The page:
Well, that may seem a bit of a segue, especially if you're an AI skeptic.  How can the product of some pseudo-formal system determine the meaning of life?

To clear things up, it's not the reasoning that's important; it's what the reasoning represents.  The sense of "What is the meaning of life?" we're looking to answer, in this section, is not "What is the ultimate purpose of the Universe, if any?", but rather "Why should I get up in the morning?" or "What is the intelligent choice to make?"  Hence the attempt to define reasoning about goal systems in such simple terms that a thought can be completely analyzed.  Hence the relevance of asking "How can the chain of goals and supergoals ground in a non-arbitrary way?"

To get back to the question:

2.5.1: Can an AI, starting from a blank-slate goal system, reason to any nonzero goals?


Plain English:
Branch P+~P proposition:
  P Exist G: G.desirability != 0
  ~P Not exist G: G.desirability != 0
(All G: G.desirability == 0)
Fork the goal system to consider two possibilities.
     In possibility P, a goal with nonzero desirability exists.
     In possibility ~P, no such goal exists, or all goals have zero desirability.  (The two statements are logically equivalent.)
Either life has meaning or it doesn't.
2: P.probability + ~P.probability == 1 Either P or ~P must be true.  (A logical axiom.) Gotta be one or the other.
3: P.probability = Unknown1
~P.probability = 1 - Unknown1
Assign the (algebraic) value of "unknown" to P.  The probability of ~P is the opposite; if P has a chance of 30%, then ~P has a chance of 70%. But we don't know which.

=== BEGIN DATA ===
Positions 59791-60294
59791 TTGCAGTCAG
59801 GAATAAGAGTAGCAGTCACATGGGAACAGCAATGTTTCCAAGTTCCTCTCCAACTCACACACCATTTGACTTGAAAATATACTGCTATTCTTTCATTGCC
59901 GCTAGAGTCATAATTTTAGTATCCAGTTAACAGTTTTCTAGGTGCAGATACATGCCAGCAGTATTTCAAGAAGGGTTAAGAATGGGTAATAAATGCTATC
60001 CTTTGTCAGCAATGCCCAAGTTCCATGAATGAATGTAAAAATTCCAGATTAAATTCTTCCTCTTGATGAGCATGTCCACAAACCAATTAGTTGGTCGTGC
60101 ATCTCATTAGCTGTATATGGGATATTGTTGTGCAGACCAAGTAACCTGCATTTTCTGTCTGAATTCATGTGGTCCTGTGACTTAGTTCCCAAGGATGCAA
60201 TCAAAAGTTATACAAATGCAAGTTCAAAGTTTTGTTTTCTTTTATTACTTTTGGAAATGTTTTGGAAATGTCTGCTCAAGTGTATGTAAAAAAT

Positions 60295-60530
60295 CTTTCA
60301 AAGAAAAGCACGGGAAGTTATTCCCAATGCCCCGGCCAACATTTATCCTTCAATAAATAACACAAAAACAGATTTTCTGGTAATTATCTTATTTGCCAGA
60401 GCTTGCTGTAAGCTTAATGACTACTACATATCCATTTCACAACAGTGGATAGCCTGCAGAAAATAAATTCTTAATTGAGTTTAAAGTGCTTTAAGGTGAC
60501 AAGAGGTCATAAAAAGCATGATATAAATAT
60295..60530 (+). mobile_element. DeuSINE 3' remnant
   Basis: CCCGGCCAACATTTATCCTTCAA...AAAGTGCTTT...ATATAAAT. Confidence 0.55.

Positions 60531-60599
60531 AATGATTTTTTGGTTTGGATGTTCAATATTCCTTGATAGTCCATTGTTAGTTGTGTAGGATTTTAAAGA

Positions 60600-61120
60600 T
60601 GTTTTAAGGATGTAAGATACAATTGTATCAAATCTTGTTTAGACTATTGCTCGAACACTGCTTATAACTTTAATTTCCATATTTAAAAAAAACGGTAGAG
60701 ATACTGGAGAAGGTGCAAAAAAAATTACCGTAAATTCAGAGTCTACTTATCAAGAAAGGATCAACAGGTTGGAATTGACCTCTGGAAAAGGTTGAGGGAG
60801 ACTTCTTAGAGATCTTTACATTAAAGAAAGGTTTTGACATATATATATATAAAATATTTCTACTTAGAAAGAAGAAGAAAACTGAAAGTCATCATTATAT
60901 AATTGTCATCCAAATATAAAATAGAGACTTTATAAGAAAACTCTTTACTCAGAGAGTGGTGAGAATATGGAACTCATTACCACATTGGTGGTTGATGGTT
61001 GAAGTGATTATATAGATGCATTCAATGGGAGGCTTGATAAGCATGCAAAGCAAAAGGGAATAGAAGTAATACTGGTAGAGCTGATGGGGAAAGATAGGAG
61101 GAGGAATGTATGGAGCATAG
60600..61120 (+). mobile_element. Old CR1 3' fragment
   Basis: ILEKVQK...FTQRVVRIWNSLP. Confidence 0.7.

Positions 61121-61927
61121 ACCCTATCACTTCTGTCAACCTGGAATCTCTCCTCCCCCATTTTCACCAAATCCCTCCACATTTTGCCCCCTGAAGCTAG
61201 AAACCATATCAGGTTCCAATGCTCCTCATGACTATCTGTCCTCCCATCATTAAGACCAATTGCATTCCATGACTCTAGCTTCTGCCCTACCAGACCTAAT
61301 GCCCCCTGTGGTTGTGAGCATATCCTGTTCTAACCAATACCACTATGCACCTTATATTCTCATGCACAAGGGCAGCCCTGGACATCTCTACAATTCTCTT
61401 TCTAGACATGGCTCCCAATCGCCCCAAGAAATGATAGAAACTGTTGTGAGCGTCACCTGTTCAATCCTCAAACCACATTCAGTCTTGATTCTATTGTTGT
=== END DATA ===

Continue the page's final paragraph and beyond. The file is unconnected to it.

4: All alternatives A:  Value(A) ==
  (Value(A in P) * Unknown1) +
  (Value(A in ~P) * (1 - Unknown1)
For any alternative - for any action we can take in a choice - the value of that alternative equals the value of the alternative in all futures where any statement S is true, times the probability of S being true, plus the value in all futures where S is false, times the probability that S is false.  We use this rule on P and ~P. If we don't know, we should figure it both ways.
5: All A: Value(A in ~P) == 0 The value of an alternative is the value of all futures times their probability; the value of a future is the desirability of all goals times their fulfillment.  If the desirability of all goals equals zero, the value of all futures equals zero and the value of all alternatives equals zero. If life is meaningless, nothing makes a difference.  Even bemoaning the pointlessness is pointless.
6: All A: Value(A) == (Value(A in P) * Unknown1) Substitution, 4 and 5.  The value of any alternative is simply equal to the value of that alternative given that life has meaning, times the probability that life has meaning. Since nihilism has absolutely nothing to say, only the "meaning hypothesis" is relevant.